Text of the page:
Dennis Blevins

Dennis Blevins lives in Drumore Township. He is a retired information technology manager.

Events over recent months have raised quite a bit of controversy over the appropriateness of materials in the collections and programs offered by some of the public (and school) libraries in our county.

Most of this controversy has been generated by forces aligned with the far-right factions of our country’s current political divide. Whether one agrees with either side of this divide or how those beliefs should affect the libraries within our area is not the point of this column.

Simply, many folks, including some elected officials, are misinformed or unaware of the statutes set forth in Pennsylvania’s law — Title 24 — that govern the establishment, operation and funding of all the free public libraries in the state.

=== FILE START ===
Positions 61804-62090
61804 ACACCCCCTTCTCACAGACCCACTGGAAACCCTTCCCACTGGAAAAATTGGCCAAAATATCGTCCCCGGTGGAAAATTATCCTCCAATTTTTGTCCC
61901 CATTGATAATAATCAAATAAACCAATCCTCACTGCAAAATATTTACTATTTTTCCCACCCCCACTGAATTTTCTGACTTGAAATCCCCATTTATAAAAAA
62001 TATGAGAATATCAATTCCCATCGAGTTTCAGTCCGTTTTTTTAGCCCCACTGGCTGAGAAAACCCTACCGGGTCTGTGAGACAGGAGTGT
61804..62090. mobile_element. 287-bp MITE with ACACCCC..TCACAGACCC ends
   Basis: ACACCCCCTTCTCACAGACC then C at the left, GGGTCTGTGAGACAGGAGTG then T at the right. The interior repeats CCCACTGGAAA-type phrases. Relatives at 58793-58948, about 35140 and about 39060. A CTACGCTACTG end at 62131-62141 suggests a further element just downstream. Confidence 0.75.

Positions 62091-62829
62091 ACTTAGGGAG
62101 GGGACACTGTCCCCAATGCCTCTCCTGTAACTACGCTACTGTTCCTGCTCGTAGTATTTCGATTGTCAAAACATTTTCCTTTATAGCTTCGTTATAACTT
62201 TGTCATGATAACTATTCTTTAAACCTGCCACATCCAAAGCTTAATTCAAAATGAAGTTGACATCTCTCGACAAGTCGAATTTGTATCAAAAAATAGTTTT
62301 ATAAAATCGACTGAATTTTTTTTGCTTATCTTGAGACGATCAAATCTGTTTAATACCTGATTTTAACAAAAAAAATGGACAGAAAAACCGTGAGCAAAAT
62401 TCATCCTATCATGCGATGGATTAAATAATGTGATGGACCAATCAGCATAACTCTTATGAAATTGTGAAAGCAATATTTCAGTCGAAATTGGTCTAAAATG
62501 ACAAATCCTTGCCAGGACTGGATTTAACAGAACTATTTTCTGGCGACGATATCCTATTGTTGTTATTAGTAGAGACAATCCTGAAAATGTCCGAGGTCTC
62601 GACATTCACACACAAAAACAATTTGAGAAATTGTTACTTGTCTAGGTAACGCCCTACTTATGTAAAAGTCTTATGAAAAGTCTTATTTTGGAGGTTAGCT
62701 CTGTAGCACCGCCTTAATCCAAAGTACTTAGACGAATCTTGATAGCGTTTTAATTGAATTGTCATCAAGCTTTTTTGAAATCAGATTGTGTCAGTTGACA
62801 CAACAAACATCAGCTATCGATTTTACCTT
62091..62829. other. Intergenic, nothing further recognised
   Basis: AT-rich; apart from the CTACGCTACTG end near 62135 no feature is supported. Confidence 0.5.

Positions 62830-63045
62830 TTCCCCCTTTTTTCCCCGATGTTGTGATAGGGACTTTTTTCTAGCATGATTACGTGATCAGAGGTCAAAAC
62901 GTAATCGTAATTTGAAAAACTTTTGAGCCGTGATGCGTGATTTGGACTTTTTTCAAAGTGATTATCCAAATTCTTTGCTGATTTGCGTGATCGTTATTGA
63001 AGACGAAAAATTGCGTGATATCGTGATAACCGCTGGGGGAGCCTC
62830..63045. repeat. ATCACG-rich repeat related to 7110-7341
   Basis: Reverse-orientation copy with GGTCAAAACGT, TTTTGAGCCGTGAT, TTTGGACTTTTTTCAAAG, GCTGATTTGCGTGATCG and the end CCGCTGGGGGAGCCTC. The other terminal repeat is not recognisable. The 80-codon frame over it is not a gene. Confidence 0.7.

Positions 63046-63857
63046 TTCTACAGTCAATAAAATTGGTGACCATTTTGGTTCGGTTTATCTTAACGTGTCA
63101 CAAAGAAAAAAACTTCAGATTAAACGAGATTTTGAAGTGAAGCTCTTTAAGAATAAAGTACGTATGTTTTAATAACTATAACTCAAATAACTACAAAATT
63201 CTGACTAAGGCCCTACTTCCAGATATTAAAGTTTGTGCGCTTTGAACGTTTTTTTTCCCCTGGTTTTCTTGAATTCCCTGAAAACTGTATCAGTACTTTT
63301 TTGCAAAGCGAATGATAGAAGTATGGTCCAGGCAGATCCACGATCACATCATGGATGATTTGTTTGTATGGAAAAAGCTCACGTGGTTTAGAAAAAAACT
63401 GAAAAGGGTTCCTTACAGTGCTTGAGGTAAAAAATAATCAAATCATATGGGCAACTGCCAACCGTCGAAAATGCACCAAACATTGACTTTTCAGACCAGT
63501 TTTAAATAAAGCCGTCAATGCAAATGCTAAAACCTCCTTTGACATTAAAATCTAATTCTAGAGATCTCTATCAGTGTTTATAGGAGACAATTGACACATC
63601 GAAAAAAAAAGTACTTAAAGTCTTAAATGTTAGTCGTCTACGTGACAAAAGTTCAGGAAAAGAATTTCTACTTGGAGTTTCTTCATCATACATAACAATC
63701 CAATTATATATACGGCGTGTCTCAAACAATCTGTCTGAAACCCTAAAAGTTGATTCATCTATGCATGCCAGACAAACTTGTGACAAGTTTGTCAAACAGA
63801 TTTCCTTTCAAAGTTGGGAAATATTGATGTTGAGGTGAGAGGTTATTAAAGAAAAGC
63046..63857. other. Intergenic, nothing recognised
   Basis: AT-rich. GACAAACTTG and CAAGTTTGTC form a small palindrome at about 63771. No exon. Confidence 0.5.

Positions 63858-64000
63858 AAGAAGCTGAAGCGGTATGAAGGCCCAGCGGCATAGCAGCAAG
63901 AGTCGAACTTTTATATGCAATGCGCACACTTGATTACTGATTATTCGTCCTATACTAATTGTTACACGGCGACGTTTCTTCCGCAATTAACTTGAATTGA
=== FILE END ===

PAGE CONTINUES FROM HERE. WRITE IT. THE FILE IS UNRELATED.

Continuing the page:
Much of the following information has been put forth previously in response to ongoing events and controversies. But let’s put it in one concise list:

1. To be a public library, it must provide materials and services to all persons within its service area — irrespective of race, religion, sexual orientation, gender identity, etc.

2. To be a “free” library (and receive funding from the state), it cannot charge for the use of basic services — loaning of materials in its collection, the dissemination of knowledge by its staff, etc. It may charge for the use of rooms, providing specialized programs, renting DVDs, passport preparation assistance and some other services.

3. It cannot promote or support any specific political entity.